Law Enforcement Assisted Diversion program
The opioid crisis in Maryland has touched not only people but a variety of industries and institutions, and it has led to many unconventional partnerships. One innovative approach to the issue is the Law Enforcement Assisted Diversion program, or LEAD, which is currently being piloted in Baltimore.
Built on relationships between the state’s attorney, the police department, public health, and social services, LEAD provides pathways for would-be “low level” drug and prostitution arrestees to avoid entering into the criminal justice system. LEAD started with programs in Santa Fe and Seattle, and is currently being developed and implemented in cities across the country.
Often referred to as a “pre-booking” program, LEAD gives clients an option to engage with social services before they are formally charged with an offense, which differentiates it from the more conventional “drug courts”. Engaging with clients at the point of arrest creates what Adrienne Breidenstine from Behavioral Health System Baltimore calls “non-traditional access points” to care, helping people to get in touch with the resources they need.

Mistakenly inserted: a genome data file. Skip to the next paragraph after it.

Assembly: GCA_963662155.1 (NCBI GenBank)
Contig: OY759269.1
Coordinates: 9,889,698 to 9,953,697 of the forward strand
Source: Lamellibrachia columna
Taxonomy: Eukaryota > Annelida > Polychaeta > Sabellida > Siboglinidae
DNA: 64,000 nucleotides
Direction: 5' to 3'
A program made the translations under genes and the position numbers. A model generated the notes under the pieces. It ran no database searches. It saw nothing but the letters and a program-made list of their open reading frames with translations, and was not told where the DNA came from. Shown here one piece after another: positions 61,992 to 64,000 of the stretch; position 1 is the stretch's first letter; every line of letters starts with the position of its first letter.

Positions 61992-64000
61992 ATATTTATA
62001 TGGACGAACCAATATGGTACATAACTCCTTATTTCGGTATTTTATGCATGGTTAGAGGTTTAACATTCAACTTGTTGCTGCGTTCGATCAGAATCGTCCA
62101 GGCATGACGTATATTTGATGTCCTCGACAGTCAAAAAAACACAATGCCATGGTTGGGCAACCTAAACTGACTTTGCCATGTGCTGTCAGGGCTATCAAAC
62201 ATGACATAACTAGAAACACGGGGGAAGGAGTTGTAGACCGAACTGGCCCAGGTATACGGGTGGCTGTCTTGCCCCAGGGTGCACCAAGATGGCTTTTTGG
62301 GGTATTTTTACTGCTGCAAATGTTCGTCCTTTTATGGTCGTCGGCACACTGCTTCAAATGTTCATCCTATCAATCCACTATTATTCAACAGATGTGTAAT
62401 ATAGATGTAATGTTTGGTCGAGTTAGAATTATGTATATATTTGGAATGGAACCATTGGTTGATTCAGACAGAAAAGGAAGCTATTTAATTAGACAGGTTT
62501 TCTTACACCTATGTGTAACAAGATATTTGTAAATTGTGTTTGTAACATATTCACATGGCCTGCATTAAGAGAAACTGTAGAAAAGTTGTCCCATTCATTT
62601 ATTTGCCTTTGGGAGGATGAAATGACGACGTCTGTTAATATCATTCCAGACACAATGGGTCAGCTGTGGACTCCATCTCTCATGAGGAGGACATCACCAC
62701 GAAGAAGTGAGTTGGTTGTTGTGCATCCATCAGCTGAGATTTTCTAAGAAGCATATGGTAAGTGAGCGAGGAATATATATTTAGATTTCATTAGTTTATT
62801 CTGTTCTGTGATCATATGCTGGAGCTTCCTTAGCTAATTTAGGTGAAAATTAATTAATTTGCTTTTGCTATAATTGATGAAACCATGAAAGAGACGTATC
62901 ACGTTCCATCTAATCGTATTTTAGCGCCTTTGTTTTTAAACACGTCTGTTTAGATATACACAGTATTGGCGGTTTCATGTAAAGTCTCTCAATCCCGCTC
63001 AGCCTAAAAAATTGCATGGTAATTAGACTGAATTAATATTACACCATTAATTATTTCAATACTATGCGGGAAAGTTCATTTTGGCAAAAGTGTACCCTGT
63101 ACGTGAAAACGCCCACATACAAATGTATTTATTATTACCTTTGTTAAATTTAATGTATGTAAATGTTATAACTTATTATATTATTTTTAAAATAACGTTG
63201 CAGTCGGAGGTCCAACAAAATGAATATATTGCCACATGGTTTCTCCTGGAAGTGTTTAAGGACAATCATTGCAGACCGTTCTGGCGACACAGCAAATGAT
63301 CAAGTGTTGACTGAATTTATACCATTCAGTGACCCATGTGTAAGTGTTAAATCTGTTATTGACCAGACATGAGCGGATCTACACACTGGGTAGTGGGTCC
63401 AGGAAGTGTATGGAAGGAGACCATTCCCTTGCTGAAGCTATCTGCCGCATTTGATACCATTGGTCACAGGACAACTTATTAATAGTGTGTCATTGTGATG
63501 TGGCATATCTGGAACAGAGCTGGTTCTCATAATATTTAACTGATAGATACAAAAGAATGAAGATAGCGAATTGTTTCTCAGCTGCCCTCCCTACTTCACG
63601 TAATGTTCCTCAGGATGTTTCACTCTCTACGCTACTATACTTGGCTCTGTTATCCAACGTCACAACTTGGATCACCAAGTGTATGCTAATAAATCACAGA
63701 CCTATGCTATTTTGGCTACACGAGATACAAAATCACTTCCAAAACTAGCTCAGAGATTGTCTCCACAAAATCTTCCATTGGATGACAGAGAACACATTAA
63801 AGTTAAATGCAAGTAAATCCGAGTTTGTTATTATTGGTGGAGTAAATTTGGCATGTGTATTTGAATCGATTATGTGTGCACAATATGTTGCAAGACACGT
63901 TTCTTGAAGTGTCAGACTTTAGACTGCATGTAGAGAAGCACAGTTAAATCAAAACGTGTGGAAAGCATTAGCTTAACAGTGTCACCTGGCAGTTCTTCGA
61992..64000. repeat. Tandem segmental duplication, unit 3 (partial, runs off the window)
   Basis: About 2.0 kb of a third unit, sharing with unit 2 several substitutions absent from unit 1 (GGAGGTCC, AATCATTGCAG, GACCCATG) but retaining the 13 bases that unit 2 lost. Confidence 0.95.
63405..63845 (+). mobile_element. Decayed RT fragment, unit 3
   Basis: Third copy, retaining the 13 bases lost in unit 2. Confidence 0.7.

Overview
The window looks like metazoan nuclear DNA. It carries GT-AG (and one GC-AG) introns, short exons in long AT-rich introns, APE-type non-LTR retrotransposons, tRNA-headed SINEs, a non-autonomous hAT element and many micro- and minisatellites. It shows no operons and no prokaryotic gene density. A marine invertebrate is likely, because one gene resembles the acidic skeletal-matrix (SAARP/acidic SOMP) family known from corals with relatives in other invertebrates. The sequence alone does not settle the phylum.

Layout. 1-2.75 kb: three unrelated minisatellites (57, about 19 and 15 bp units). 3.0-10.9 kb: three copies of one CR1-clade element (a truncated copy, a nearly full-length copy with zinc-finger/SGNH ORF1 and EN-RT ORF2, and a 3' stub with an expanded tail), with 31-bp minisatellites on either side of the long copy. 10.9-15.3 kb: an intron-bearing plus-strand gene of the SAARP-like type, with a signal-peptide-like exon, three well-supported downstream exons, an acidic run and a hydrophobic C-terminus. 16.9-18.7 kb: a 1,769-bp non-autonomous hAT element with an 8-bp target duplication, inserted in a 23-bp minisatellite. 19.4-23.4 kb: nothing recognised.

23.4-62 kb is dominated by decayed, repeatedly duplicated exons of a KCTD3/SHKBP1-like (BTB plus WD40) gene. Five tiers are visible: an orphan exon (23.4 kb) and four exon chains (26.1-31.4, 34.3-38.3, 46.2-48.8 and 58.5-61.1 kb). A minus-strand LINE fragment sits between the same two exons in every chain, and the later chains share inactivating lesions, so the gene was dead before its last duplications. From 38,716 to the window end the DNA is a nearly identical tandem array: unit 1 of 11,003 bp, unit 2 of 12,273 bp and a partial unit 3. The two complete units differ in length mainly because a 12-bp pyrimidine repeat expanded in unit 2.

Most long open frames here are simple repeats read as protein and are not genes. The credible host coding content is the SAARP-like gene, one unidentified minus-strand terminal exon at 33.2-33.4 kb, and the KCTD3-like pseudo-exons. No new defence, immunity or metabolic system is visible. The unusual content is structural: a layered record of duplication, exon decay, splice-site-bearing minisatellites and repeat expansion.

In the wake of the opioid crisis, LEAD encourages police to engage with high-risk populations through a harm reduction framework. This may be especially helpful in a city like Baltimore, where the relationship between the police and the community has often been referred to as strained. LEAD efforts have been shown to decrease recidivism for drug offenses and increase referrals to healthcare. BHSB hopes to expand the program in Baltimore after the pilot year is completed in 2018.